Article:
After all those hours of driving, my hip was really sore. It was painful to stand up. While talking to Suzanne and Dr. Chaney I was using my elbow to work on the sore area, and when we were discussing the blog for this month it only made sense to share this technique with you.  So, Dr. Chaney took pictures and I sat at his computer to write.  I thought others may want to how to relieve hip pain after sitting or driving for long periods.

What Causes Anterior Hip Pain?

As I’ve mentioned in posts in the past, sitting is the #1 cause of low back pain, and it also causes anterior hip pain (pain localized towards the front of the hip) because the muscles (psoas and iliacus) pass through the hip and insert into the tendons that then insert into the top of the thigh bone.  When hip pain reliefyou try to stand up, the tight muscle tendons will pull on your thigh bone.  The other thing that happens is the point where the muscle merges into the tendon will be very tight and tender to touch. You aren’t having pain at your hip or thigh bone, but at the muscular point where the muscle and tendon merge.

It’s a bit confusing to describe, but you’ll find it if you sit down and put your fingers onto the tip of your pelvis, then just slide your fingers down toward your thigh and out about 2”. The point is right along the crease where your leg meets your trunk.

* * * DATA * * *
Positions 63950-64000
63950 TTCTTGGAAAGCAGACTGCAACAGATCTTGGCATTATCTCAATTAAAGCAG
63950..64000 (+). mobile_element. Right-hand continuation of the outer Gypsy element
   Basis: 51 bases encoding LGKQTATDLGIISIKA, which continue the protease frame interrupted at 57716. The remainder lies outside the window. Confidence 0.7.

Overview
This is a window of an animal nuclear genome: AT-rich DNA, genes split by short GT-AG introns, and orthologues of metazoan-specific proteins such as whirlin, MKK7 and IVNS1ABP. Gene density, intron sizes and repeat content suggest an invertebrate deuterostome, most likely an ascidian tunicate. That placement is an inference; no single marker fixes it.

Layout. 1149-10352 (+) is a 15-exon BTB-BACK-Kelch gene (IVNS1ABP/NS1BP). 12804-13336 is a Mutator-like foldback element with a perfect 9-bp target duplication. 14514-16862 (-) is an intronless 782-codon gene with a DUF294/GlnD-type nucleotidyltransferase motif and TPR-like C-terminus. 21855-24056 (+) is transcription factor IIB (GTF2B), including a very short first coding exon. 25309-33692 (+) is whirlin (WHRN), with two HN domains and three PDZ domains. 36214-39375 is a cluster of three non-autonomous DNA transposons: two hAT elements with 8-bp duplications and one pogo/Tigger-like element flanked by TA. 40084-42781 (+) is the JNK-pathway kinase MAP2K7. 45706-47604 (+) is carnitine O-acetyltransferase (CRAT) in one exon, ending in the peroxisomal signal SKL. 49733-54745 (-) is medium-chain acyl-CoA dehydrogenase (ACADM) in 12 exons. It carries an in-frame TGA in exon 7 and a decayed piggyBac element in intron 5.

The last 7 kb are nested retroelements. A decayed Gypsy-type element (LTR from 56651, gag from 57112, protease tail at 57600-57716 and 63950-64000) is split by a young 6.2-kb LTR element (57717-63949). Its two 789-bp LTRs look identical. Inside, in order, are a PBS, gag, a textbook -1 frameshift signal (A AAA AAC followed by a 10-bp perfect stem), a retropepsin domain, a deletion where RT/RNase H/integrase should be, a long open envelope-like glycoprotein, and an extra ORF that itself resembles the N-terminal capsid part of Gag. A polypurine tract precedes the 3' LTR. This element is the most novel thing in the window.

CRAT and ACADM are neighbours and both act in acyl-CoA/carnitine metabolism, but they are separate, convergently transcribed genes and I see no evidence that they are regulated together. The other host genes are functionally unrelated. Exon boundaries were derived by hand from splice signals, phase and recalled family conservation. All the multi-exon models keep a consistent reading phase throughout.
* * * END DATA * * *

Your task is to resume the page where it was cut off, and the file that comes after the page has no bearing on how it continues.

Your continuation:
The muscle you are treating is the Rectus Femoris, where it merges from the tendon into the muscle fibers.  Follow this link, thigh muscle, to see the muscle and it will be a bit easier to visualize.

You need to be pressing deeply into the muscle, like you’re trying to press the bone and the muscle just happens to be in the way.  Move your fingers around a bit and you’ll find it.

Easy Treatment for Anterior Hip Pain After Sitting

relieve hip painHere is an easy treatment for hip pain after sitting you can administer yourself.  First, sit as I am, with your leg out and slightly turned.

Find the tender point with your fingers and then put your elbow into it as shown.